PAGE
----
This link takes him to us.playstation.com rather than his original point of entry, blog.us.playstation.com. He has to navigate back to the original blog page using the back buttons.

Ultimately, Cooper is able to get signed up to the Call of Duty social network, but it took some digging around to try and find it and it can even be argued that he stumbled upon it accidentally.  Its surprising that the blog website does not point users to the interactive elements, like specifically tailored social networks of their popular titles.  Call of Duty is one of Playstation’s most marketed titles, advertised as a highly interactive game, with people playing in teams and against one another globally.  A dedicated social network is a major “DUH!” for a game like this. Therefore, it is incredibly surprising that links to these unique social networks are not obvious or highlighted on Playstation’s blog page, which is essentially for gamers.  Cooper was able to accomplish what he set out to do, but we can argue that it required some hunting, and given his time constraints, he was unable to poke around the Call of Duty Elite site as much as he would have like to by the time he was set up.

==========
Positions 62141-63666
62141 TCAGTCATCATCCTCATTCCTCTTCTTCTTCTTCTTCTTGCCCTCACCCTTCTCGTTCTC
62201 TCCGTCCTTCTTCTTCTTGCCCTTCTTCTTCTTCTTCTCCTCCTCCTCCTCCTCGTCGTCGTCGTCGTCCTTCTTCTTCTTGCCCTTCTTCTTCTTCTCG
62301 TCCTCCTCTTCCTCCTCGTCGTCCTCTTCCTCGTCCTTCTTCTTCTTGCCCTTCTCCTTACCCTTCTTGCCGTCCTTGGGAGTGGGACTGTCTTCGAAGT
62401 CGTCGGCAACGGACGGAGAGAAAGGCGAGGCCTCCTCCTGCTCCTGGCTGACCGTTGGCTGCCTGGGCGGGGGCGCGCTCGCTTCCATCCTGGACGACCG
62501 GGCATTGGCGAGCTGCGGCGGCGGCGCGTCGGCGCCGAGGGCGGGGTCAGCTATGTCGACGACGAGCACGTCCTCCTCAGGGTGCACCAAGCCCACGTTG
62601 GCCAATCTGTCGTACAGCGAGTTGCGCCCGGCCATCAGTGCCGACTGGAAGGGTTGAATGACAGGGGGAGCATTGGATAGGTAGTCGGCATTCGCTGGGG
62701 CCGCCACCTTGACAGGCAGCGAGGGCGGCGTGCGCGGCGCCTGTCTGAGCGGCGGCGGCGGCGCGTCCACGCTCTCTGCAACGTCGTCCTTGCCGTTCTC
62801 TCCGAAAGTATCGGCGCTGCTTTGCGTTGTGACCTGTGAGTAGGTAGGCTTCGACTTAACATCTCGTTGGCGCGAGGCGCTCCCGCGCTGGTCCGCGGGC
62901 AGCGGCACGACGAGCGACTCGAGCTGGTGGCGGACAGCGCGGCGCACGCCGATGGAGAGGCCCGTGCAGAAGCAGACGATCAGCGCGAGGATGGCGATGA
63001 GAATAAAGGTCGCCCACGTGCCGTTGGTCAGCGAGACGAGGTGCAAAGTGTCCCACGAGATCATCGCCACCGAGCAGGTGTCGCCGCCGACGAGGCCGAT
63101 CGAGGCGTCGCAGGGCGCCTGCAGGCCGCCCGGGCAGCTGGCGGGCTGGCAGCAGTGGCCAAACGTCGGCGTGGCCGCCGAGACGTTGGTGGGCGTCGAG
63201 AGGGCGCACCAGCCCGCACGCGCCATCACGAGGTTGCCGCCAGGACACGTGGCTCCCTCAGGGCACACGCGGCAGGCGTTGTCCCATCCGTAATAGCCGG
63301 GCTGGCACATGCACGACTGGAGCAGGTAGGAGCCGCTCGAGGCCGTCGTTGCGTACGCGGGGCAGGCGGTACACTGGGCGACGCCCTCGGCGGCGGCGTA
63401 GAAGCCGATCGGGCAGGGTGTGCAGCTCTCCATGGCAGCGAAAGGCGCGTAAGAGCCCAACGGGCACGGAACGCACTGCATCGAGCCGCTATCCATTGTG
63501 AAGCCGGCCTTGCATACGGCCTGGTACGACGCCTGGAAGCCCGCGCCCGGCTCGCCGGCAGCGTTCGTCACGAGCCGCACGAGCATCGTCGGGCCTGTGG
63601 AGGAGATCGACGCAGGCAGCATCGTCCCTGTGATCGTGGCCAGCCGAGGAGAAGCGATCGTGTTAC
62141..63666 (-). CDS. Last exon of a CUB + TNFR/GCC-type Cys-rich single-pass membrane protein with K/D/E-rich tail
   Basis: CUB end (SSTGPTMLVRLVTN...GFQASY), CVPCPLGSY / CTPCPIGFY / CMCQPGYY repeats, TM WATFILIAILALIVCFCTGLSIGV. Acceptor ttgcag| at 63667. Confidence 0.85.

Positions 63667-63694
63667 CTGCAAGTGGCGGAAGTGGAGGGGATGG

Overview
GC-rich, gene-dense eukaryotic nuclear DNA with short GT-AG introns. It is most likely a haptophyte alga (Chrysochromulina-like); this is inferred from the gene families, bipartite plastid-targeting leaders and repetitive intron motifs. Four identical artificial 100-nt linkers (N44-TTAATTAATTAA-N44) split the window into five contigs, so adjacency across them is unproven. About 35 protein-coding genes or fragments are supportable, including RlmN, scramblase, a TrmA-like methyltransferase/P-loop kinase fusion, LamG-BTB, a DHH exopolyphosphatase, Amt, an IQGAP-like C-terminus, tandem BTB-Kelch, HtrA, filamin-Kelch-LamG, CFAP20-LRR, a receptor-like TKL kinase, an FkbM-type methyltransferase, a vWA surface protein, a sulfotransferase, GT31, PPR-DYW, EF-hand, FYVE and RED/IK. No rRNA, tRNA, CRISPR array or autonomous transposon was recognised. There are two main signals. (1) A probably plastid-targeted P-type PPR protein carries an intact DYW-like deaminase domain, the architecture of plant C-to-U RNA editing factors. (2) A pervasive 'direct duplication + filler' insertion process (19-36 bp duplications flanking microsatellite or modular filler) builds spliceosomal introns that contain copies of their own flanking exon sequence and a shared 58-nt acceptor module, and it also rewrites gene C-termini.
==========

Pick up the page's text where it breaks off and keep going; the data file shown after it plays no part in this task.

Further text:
Hulu: Cooper gets a Facebook notification on his smart phone that his secret love of Justin Bieber is on blast among his classmates.  His budding inner-PR guy jumps in for some damage control and heads to Hulu. Hulu’s set up is clean and easy to navigate. He types in the word “horror” into Hulu’s search box that yields over 3,000 videos or 150 pages of content.  Cooper can then narrow down the type of video content he is looking for with an obvious and clear drop down menu box with the options, “TV Clips,”  “Movies,” “TV Full Episodes,” “Movie Trailers,” and “Movie Clips.”

He successfully posts the goriest clips he can find in an effort to show his Facebook network what a tough guy he is.  Hulu for the win.

One response to “Entertain Me! A Teenager at the Helm- Janae Gerard & Dacia Saenz”

  1. Kathy E. Gill says :

    Lovely persona (photo)
    Highlights as well as detailed analysis

Leave a Reply

Please log in using one of these methods to post your comment:

WordPress.com Logo

You are commenting using your WordPress.com account. Log Out /  Change )

Google photo

You are commenting using your Google account. Log Out /  Change )

Twitter picture

You are commenting using your Twitter account. Log Out /  Change )

Facebook photo

You are commenting using your Facebook account. Log Out /  Change )

Connecting to %s

%d bloggers like this: